Wood Carrier Tote Hack / Tutorial
In the last post, I shared a bit about the canvas fabric I used for this project, as well as my thoughts on needles. In this post, I'm sharing the tutorial for how to hack the Wood Carrier by Anna Graham of Noodlehead from Making No. 8 / FOREST into a tote. This a simple hack that's beginner-friendly, so let's get started!
The supply list and instructions for this pattern can be found on page 45 of Making No. 8 / FOREST, which I'll be referencing throughout this tutorial.
Start by following the instructions on page 45 for making the handles. My handles are 4" longer than the pattern because the webbing in my stash had already been cut, and I figured it wouldn't hurt for them to be a little longer since this was going to be more of a bag that I'd wear over my shoulder. If you plan to wear this bag over the shoulder, I'd recommend adding 4" - 6" to the handle length for a comfortable fit.
Tip: If you have a tote bag that you already like, measure the handles and add the difference to the handles in this project so that you don't have to guess about how much extra length you might need. I am 5'1" so 4" was enough for me, but if you're taller or would like your bag to hang lower, more length might be needed.
Next, complete step 1 of the Main Panel instructions. For steps 2-4, hem all edges except for sides 8 & 4 leaving them to be finished later.
Follow steps 1-4 for attaching the handles.
Attach Front Closure and Back Closure
If you would like to attach the top closures as designed in the pattern, follow the instructions for doing this. I decided to omit this part since it would be functioning more like a tote bag. However, I did think about adding this Strap Hardware Kit, which I think would look lovely with this hack and would work well if you wanted more security.
In step 1 of this section, only fold under the long edges that will be aligned on the bag horizontally, leaving the two short edges that will be the sides left unfinished just like the Main Panel. Attach the Contrast Bottom by following steps 2-4 in that section.
Finishing the Tote
Now that we have the main pattern complete let's finish up this simple hack! I decided to close the sides of this pattern using a French seam to hide away all raw edges and give the inside a clean look. Another option is to use twill tape to cover the raw edges similarly to how bias tape is used. I learned this method from the Purl Soho bag tutorials and have noticed it in some of my ready-to-wear (RTW) canvas bags.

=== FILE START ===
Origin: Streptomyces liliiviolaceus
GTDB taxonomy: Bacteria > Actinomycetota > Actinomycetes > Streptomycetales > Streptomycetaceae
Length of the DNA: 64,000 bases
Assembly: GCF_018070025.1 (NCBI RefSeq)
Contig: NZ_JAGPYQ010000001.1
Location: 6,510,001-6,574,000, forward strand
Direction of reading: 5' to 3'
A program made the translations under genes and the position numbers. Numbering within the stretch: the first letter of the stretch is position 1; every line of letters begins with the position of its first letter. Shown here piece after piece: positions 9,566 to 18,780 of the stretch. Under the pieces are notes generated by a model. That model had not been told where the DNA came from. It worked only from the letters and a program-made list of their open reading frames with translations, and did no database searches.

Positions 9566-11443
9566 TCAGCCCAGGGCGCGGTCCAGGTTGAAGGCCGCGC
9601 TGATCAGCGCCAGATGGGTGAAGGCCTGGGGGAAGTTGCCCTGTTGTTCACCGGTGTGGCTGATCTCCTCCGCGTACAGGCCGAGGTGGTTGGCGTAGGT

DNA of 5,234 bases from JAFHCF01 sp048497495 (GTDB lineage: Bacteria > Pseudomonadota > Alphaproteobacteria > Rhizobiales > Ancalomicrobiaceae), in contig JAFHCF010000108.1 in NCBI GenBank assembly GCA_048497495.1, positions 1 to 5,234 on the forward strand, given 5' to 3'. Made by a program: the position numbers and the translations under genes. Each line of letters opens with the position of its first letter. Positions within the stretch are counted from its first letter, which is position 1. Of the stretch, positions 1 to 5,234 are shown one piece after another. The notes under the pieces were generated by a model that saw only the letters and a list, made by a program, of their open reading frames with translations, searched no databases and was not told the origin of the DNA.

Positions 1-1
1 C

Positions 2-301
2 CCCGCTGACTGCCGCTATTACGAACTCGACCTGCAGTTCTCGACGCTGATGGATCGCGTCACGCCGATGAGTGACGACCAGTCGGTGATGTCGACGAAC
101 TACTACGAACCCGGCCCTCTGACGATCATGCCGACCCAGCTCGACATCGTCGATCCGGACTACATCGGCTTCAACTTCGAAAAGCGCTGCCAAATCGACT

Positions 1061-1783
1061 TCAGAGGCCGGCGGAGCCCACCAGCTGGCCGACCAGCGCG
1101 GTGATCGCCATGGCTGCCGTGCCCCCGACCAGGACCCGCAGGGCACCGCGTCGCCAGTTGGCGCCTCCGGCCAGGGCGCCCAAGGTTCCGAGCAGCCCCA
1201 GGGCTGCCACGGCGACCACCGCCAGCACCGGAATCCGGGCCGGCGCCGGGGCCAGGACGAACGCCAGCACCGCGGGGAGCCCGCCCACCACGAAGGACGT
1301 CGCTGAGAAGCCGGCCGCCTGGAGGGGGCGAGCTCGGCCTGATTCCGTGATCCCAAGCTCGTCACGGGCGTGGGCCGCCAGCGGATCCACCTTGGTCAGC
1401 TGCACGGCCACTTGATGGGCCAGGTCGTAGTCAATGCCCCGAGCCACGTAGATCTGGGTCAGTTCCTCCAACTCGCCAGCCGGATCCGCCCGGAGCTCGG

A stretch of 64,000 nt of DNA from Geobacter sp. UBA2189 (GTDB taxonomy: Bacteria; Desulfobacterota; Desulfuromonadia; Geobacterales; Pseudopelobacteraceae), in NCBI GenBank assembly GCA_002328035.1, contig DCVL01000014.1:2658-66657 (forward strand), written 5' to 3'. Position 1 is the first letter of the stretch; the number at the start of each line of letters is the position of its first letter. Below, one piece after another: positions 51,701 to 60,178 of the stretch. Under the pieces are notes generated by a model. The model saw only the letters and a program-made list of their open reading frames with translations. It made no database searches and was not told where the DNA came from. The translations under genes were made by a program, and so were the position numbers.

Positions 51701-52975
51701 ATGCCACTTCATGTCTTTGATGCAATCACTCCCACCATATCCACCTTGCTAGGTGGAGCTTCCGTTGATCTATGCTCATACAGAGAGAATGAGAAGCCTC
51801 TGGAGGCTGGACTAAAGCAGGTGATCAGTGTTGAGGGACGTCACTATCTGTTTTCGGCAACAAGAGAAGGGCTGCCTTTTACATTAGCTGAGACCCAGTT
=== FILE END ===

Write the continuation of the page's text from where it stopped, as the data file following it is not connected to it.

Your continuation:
1. To close the sides with a French seam, fold the wood carrier in half with the wrong sides (what will be the inside of the tote) facing. Make sure to line up all edges, paying close attention to align the top where the front and back meet. Pin together and sew with a 1/2" seam. Repeat this for the other side.
Optional Tip: Mark the 1/2" seam line from top to bottom with a removable pen before sewing. I find that marking the seam line on challenging fabrics like this thick canvas can make the sewing process more manageable. My favorite pens are Pilot Frixion Erasable Gel Pens that disappear with heat. Just make sure to test them on your fabric beforehand as they can leave a mark on some fabrics.
2. Next, trim away 1/4" of the seam allowance on both sides of the tote.
Optional Tip: Before turning the tote inside out, fold the seam allowance to one side at the bottom corner of the bag and iron flat with steam. This will help you to get a nice and pointy corner when you turn the bag inside out. Additionally, you may choose to trim off a tiny piece of the corner before turning the tote inside out.
3. Turn the bag inside out (the wrong side will now be facing out), using a point turner to aid at the bottom corners, and iron the side seams flat.
4. Next, sew the side seams again with a 1/2" seam allowance to create the French seam, making sure to secure the beginning and end of the seam with backstitching. Again, you may choose to mark the seam line here before sewing.
5. Turn the bag inside out again (now the right side will be facing out), using the point turner to help with the bottom corners again, and then iron the side seams flat.
And that's all there is to it! Now you have a sturdy tote bag that can be used for all kinds of fun things. - Emily